Great point about rentals and section 8 housing. I drove through the Scranton area many moons ago. Pretty run down. Reminded me of Hamilton, Ontario here.

I was watching a video a while ago about the suicide epidemic of men in the central N. American states and provinces. Sad. The destruction of N. America started back in the early 70s and is still continuing now. Almost all the wealth is concentrated in a few urban centres. George Carlin said it best.

Here was my email response to the reader:

The irreversible trends started shortly after Kissinger went to China in 1971; the same year the Feds shut the gold window. The US was chosen to be the world financial hub and spread its dollar to all four corners of the world. This would standardize global trade and benefit the international corporations.

Thus, the Feds would export the inflationary money printing and import the deflation to hide what they were doing to the citizens. The globalist media has been running cover to lie to the people ever since. That’s how the US dollar became the reserve currency. No other country wants to have the reserve currency. Only the gold shills say this. The US fell on the sword as that meant it needed to gut its industry. That was the end. That was the time to begin buying assets and quitting our jobs.

Why are people tuning out with drugs? Cognitive dissonance. These people cannot reconcile with what the media and government says to do and what they see in reality. We know better. We have no illusions on my blog.

Now the corporations have arbitraged between all low-cost and high-cost countries. Like you said, Canada is in similar circumstances. It is a high-cost nation.

it’s been a slow slide ever since. Year in and year out. There is no hope for anyone holding on to the old paradigm of going to college and getting a job. That’s a myth that dies hard.

Indeed, the destruction of the middle class in the United States began in earnest during the early 1970s. It soon spread to all the developed nations. Notice how the media, from movies and TV to books and news, also saturate us with the ideation of recreational drug use. This is being done on purpose. As the need for us to remain alive diminishes, the elites want us to indulge in more drug use.

Never once think that the growing trend for marijuana legalization was grassroots. This agenda is centrally planned and it is the hope of the elites that we all consume marijuana, drink alcohol to excess, and take mind-altering drugs.

I wish I have better news for us, but I do not. At least we know our adversary and how this plan is unfolding. It transcends politics and the life we have been crafted to believe by the globalist media.

The talk of collapse creates learned helplessness. The alt-financial media have been proclaiming it for over 25 years, but we are still functioning. We need to move forward and not fall victim like so many others. Knowing the truth can be very powerful.

January 14th Market Update – Moving averages are important; The latest trade data point to problems; AMZN and AAPL analysis; Bitcoin, treasuries, and the dollar

I have uploaded a January 14th Market Update. Click here to go to the show archives page to listen or you can listen on the link below.

To download the podcast – Right mouse click here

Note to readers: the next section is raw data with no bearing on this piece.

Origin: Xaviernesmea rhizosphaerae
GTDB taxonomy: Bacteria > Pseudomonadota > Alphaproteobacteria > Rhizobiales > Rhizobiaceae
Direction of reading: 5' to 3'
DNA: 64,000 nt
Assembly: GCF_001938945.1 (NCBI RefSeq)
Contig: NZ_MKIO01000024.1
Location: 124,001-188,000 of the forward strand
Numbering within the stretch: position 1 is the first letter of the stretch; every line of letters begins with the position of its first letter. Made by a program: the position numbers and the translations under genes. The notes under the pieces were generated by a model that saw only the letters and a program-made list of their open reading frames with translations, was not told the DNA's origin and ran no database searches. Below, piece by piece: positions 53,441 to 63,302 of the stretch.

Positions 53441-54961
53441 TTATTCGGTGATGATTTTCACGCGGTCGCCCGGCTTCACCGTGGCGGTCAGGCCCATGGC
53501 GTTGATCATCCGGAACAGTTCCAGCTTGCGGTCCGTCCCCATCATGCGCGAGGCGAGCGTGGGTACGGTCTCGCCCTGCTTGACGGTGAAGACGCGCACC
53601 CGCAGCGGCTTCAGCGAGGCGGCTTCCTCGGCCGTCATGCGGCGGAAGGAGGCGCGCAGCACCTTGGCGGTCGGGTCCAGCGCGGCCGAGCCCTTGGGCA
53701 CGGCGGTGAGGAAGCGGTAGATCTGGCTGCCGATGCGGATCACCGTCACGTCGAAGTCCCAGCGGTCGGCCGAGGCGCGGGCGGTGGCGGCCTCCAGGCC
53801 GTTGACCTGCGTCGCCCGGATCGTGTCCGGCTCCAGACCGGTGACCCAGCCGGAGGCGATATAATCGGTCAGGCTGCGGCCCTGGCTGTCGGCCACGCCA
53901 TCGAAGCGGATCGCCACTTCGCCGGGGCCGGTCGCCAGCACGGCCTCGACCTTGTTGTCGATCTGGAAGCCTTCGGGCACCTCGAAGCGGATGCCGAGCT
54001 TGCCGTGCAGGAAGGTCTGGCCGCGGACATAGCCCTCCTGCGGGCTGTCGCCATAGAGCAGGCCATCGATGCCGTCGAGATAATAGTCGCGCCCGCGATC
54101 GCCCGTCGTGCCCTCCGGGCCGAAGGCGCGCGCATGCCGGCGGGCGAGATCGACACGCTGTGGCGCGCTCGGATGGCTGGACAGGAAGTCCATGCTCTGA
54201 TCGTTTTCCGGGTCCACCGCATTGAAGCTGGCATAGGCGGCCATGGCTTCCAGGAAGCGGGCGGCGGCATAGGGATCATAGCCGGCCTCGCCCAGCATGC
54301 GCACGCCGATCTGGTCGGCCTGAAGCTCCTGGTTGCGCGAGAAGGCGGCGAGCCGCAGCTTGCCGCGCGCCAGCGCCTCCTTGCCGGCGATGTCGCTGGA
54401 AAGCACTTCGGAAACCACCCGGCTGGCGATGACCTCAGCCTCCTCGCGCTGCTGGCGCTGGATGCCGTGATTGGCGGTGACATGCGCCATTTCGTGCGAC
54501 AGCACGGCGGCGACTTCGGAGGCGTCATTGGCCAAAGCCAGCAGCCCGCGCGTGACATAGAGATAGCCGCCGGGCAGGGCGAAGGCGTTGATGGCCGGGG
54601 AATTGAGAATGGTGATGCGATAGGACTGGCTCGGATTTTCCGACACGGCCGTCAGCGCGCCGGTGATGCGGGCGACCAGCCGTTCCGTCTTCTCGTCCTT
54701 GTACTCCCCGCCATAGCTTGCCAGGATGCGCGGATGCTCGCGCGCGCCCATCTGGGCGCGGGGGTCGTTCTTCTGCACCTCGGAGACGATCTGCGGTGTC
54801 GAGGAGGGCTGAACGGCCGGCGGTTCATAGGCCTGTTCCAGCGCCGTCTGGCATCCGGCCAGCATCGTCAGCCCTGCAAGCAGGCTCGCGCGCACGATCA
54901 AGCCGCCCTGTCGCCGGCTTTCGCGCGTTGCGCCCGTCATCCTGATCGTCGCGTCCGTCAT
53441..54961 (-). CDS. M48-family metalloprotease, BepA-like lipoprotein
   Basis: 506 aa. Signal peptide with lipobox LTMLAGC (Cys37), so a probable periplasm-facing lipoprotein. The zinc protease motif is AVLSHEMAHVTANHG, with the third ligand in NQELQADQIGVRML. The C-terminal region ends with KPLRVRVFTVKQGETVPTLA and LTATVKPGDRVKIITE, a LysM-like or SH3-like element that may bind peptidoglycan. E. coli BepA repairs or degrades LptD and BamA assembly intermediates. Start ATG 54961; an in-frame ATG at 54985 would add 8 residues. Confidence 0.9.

-Domestic stock market analysis with some ideas.
-In this uncertain trading environment, a look at the moving averages is important
-Fed Vice-Chair, Richard Clarida, talks the party line
-I still think the Fed may unwind the balance sheet more than what some are hoping for.
-A retrace of 10-year UST yields to 50-day mva (2.93%) is in the cards.
-It is difficult to determine how gold and oil will do when we do not have the COT reports. The weakish US dollar should continue to support both as well as the commodity sector.
-The concerns over the flattening yield curve may be unwarranted. We live in a centrally-managed economy and financial system
The latest Chinese trade data do not help the trade negotiations and will continue to cause problems for the foreseeable future.
-AMZN and Jeff Bezos. Could we look back 10 years from now and say this was the beginning of the end for AMZN? Bezos is 54, will probably lose half his shares, and seems more concerned about chasing tail at this point. It is easy for him to take his eye off the ball. Some say he is interested in running for office. That is too many distractions. Bezos said that eventually all companies die of old age. Is he hinting at something?
-AAPL has its own set of problems. It doesn’t have Steve Jobs anymore and Tim Cook cannot seem to conjure up more novel ideas. Is he just squeezing out extra toothpaste from the tube? When Warren Buffett catches on to a tech company’s financial engineering, perhaps it’s too late. AAPL is not a banking firm.
-AMZN and AAPL problems don’t necessarily spell the end of the Nasdaq rally, but it can’t help.
Are the latest bitcoin stories believable? Any BTC bull should dip back into the game and pick up a small starter position. The returns are asymmetric.

Can the internet make us overconfident in our ability to make financial decisions?

So much information, so little time

Recall my November 7th article, Is the internet a wealth equalizer?, and how I presented the case that perhaps the internet was not the great information and wealth equalizer that many claimed.

Even the World Bank has said that the internet has been increasing income and wealth inequality. Those who know how to use the internet to their advantage have seen tremendous growth in their personal wealth.

Which means that for the vast majority of humanity, technological innovators such as the internet have actually helped to undermine their level of financial wealth, and I have an idea why. For people who invest and make financial decisions based on subconscious emotion, unrecognized biases, social media influences, or their favorite blogger, the internet has been a net negative. It makes it easy for them to indulge in their bad financial behavior.